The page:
• Systemic thrombolysis can be an efficient solution in cases of pulmonary embolism with right heart thrombosis.

  • Multimodality imaging is greatly valuable in clarifying the diagnosis of atypical cases.

Open access

P Luke, C Eggett, I Spyridopoulos and T Irvine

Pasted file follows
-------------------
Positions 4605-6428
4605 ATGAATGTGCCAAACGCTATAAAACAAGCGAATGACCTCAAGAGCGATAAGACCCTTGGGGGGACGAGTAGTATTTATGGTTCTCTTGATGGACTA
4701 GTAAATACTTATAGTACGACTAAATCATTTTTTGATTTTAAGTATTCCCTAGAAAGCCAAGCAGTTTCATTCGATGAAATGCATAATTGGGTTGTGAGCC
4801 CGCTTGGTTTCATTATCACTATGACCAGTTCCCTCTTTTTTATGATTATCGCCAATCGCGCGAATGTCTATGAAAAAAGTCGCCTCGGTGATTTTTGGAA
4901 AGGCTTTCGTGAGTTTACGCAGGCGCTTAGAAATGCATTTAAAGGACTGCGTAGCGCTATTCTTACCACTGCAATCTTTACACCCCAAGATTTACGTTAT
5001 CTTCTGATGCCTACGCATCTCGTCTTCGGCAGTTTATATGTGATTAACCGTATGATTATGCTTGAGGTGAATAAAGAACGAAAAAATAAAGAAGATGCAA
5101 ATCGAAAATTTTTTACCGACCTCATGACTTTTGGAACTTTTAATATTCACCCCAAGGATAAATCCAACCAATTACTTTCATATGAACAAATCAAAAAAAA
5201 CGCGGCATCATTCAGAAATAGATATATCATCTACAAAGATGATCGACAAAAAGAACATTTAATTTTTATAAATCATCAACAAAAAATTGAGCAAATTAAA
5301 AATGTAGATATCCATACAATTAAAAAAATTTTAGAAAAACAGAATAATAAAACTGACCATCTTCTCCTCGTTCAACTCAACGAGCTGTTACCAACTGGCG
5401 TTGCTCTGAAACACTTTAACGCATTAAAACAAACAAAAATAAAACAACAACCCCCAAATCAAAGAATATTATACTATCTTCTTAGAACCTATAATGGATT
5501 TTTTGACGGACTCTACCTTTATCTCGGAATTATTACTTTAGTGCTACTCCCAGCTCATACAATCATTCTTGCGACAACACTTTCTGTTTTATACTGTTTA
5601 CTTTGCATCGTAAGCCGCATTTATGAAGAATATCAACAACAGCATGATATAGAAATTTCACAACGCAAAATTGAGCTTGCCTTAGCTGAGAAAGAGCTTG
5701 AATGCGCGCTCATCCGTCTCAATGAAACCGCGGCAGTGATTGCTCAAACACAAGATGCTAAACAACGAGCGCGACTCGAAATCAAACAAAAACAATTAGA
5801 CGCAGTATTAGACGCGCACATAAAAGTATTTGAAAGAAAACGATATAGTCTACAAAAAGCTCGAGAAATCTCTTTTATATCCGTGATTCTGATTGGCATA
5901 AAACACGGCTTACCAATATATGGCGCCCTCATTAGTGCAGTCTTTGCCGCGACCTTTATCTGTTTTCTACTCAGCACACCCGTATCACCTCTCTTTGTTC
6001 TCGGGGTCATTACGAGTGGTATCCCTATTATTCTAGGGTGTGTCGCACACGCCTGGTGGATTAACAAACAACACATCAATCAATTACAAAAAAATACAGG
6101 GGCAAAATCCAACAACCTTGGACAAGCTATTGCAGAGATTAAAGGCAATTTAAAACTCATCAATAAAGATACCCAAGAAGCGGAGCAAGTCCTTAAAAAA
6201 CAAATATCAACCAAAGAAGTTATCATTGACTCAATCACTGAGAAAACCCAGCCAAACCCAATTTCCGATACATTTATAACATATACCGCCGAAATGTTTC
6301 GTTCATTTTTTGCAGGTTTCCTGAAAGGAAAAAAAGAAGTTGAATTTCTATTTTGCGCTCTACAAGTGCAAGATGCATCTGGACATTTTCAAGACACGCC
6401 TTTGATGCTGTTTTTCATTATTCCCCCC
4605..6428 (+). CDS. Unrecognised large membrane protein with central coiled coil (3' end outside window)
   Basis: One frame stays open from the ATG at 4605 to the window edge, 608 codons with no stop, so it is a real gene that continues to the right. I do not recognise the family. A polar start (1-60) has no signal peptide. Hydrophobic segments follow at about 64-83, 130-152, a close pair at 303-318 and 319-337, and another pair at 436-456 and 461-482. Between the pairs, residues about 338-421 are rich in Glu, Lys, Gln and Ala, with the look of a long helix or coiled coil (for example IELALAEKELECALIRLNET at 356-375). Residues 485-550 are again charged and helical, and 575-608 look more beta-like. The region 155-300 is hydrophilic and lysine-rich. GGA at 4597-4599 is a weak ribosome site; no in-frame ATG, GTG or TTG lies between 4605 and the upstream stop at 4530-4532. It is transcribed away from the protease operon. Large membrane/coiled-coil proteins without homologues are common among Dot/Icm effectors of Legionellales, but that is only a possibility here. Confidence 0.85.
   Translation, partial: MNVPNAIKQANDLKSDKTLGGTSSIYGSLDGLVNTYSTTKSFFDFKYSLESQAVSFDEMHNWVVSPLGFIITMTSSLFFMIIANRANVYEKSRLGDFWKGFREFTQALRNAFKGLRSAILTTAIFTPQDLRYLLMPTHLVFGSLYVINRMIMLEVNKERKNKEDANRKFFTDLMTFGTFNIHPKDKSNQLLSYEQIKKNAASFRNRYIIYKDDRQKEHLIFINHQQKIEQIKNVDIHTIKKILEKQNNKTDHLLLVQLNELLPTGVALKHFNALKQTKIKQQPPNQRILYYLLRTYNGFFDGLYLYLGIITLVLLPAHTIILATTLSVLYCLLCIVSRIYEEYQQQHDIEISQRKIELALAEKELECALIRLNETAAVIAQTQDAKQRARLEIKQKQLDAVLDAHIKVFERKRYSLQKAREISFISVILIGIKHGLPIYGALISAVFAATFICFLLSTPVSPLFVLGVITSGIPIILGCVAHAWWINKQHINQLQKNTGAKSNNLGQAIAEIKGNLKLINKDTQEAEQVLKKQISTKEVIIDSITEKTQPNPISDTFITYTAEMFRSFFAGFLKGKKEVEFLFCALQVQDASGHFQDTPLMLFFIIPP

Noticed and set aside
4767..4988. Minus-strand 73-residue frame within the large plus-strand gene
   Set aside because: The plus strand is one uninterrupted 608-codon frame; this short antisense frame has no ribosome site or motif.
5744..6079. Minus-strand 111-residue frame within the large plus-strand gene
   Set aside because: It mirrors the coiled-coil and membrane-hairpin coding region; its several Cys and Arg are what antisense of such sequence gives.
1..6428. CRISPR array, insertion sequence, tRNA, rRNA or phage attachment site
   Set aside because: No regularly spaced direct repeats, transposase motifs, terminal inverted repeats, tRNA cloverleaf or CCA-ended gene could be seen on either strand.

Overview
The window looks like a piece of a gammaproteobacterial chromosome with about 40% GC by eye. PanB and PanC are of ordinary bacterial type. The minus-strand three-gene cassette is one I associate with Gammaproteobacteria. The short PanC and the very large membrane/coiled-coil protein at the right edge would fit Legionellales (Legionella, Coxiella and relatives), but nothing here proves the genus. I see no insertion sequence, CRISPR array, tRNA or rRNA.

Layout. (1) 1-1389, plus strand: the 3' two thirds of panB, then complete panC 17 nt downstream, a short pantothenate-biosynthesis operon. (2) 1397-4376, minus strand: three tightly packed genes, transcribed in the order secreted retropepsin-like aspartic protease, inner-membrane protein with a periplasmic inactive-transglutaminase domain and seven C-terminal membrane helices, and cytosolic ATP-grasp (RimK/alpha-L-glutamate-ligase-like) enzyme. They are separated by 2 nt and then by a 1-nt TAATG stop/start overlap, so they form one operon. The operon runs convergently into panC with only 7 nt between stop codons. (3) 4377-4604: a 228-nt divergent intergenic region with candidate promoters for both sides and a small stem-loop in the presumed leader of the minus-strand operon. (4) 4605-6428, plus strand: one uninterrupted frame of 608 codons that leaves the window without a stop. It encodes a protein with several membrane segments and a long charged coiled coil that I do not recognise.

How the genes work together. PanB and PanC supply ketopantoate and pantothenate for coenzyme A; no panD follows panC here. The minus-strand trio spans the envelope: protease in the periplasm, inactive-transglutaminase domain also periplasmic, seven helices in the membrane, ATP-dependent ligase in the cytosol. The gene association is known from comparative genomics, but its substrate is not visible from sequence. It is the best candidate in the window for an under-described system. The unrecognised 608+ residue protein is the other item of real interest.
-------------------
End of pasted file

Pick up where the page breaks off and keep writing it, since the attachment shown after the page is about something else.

At present there are two recognised guidelines for the echocardiographic assessment of left ventricular diastolic function provided by the British Society of Echocardiography and American Society of Echocardiography/European Association of Cardiovascular Imaging. However, no direct comparison of these guidelines has been performed to establish whether they provide similar diastolic grading. One hundred and eighty-nine consecutive patients in sinus rhythm who underwent transthoracic echocardiography for a primary indication of either heart failure assessment or assessment of left ventricular systolic function were extracted from our database (McKesson Cardiology). Left ventricular diastolic function assessment was performed using both guidelines and the results were compared. Chi-square, Kappa score and one-way ANOVA were used to evaluate the data at a level of P < 0.05. The most frequent outcome was unclassifiable diastolic function with significantly more patients being labelled unclassified with the British compared to American guidelines (47.4 vs 20.5%, P < 0.0001). Having excluded all unclassifiable patients, a significant difference still existed between the two guidelines with a higher proportion of grade one outcomes awarded by the ASE/EACVI guidelines. When grading subcategories were individually compared, there was significantly more grade one diastolic gradings awarded by American compared to the British guidelines (40.7 vs 20.1%, P < 0.0001). In 47% of patients it was not possible to grade diastolic function using the British guidelines, compared to 21% using the American guidelines. For those patients where grading was possible, there was a significant difference in patients classified with normal and grade one diastolic function when using British and American guidelines.